The Uruk-Hai army gets spotted several days before being engaging, well, anyone.

    Aragorn, in a wobbly state and a wee bit the worse for wear, manages to report this to Theoden.

    Days pass. Theoden manages to walk a load of civilians all the way to Helm’s deep, where they can all feel secure with no place to run.

    The Uruk-Hai arrive. In the same beautifully serried mass that Aragorn initially spotted them as.

    Well fed, because they’re not dropping with starvation and are all eager to get stuck in. Arms maintained, armour maintained, equipped with a few seige weapons.

    What’s wrong with the above sentence? Go through it again. That’s right, a few seige weapons.

    A hope their quartermaster got stepped on by an Ent.

    No forced march, no attempt to say, defoliate a few forests in the immediate area, (Something Saruman has no problem with doing,) no attempt to build a seige tower while your ten thousand man greased brick of an army slugs its way forward.

    The immediate galling stupidity of the fortification facing them is easily accomadated by the Uruk-Hai’s damn foolishness, and hollywood gets to show people how battles happen.

    The side curtain wall of sheer stupidity is not covered by a wooden palisade to protect the defenders from angled bowshots. But that’s ok since the Uruk-Hai don’t seem to have grasped that such a plan might work. They do have bows, remember what did for Borimir? Speaking of palisades, would it hurt to use a sheild wall as your front rank against the defenders, instead of a lightly armoured twit focusing on balancing a pole in his hands?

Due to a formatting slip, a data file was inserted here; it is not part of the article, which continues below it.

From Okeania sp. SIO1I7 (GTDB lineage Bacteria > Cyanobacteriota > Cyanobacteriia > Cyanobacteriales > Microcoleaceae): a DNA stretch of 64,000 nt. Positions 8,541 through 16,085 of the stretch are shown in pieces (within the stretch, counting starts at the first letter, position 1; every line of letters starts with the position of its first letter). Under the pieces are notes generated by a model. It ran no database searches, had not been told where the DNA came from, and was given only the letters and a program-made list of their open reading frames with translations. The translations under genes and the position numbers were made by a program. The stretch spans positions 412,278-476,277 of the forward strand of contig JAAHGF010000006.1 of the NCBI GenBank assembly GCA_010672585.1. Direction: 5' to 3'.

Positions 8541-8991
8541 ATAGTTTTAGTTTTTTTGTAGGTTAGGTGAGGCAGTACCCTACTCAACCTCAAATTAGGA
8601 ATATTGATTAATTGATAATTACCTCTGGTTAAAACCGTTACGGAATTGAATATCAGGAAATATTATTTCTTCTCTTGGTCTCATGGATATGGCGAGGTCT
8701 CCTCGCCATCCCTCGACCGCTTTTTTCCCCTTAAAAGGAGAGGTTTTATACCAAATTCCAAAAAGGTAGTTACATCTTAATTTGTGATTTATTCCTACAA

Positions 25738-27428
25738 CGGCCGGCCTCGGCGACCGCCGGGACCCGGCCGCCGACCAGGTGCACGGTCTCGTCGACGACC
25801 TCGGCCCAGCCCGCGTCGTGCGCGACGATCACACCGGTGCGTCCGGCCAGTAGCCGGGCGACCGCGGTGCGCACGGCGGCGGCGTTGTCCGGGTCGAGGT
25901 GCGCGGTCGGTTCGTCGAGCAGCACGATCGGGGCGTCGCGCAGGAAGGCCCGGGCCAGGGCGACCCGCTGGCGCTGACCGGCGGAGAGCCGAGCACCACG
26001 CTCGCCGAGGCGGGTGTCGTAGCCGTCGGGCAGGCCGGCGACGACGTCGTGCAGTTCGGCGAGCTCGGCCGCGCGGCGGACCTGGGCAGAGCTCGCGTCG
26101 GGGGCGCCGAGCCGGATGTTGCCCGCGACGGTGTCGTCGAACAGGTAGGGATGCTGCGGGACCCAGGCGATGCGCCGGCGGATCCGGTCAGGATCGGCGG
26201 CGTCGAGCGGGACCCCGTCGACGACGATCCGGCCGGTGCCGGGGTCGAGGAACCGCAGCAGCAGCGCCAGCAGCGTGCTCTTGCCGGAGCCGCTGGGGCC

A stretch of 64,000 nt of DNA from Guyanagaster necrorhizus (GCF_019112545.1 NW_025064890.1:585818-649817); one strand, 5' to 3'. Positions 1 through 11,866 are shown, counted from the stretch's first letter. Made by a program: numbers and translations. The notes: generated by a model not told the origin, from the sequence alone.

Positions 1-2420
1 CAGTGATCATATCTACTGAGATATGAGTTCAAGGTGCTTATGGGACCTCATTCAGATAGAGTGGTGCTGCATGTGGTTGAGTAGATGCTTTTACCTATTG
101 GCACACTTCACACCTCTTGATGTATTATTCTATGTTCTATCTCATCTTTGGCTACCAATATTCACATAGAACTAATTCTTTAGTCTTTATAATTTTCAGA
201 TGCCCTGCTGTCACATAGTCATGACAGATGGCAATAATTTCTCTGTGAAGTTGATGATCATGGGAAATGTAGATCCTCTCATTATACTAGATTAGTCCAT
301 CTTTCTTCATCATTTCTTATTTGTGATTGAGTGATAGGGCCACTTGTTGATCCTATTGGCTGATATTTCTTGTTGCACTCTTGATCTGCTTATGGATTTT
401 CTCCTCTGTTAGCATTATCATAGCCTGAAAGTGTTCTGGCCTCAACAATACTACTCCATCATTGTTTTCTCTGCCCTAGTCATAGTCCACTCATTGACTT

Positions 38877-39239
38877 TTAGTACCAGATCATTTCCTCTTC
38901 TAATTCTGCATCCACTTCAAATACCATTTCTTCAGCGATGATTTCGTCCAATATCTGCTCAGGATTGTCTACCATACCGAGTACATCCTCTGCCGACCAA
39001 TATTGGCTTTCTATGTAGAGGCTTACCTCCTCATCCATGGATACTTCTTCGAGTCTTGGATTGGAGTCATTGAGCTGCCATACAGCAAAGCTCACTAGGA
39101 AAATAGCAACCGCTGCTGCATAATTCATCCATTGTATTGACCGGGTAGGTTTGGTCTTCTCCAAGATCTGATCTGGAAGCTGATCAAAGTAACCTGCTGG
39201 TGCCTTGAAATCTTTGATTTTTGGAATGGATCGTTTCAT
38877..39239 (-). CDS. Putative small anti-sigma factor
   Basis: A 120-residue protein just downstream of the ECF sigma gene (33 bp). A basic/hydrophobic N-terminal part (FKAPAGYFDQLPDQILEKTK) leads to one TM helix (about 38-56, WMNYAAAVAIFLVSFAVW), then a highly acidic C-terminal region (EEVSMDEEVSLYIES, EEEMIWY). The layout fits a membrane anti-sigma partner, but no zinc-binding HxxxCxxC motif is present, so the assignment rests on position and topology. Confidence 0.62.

Would it hurt to break your troops into detachments? They do it at Minas Tirath, (sort of,) why not here? Some guys with sheilds would be great as an intitial assault, wait, I keep saying that, why don’t we just keep playing that on a constant loop…

    I can’t understand why this massive, apparently well organised army doesn’t have an engineer column. Rivers need to be forded, ground assessed, I’m not asking for university level engineers, just a couple of grunts with shovels and picks, you’d be amazed what they can do!

    Properly covered they can end this battle before it begins. But gah, now I’m babbling, I’ll wait for this to continue, then continue in a similar vein.

  2. Pingback: It Is Not War #4: Helm’s Deep, Part Two | Never Felt Better

  3. Pingback: The Lord Of The Rings, Chapter By Chapter: Helm’s Deep | Never Felt Better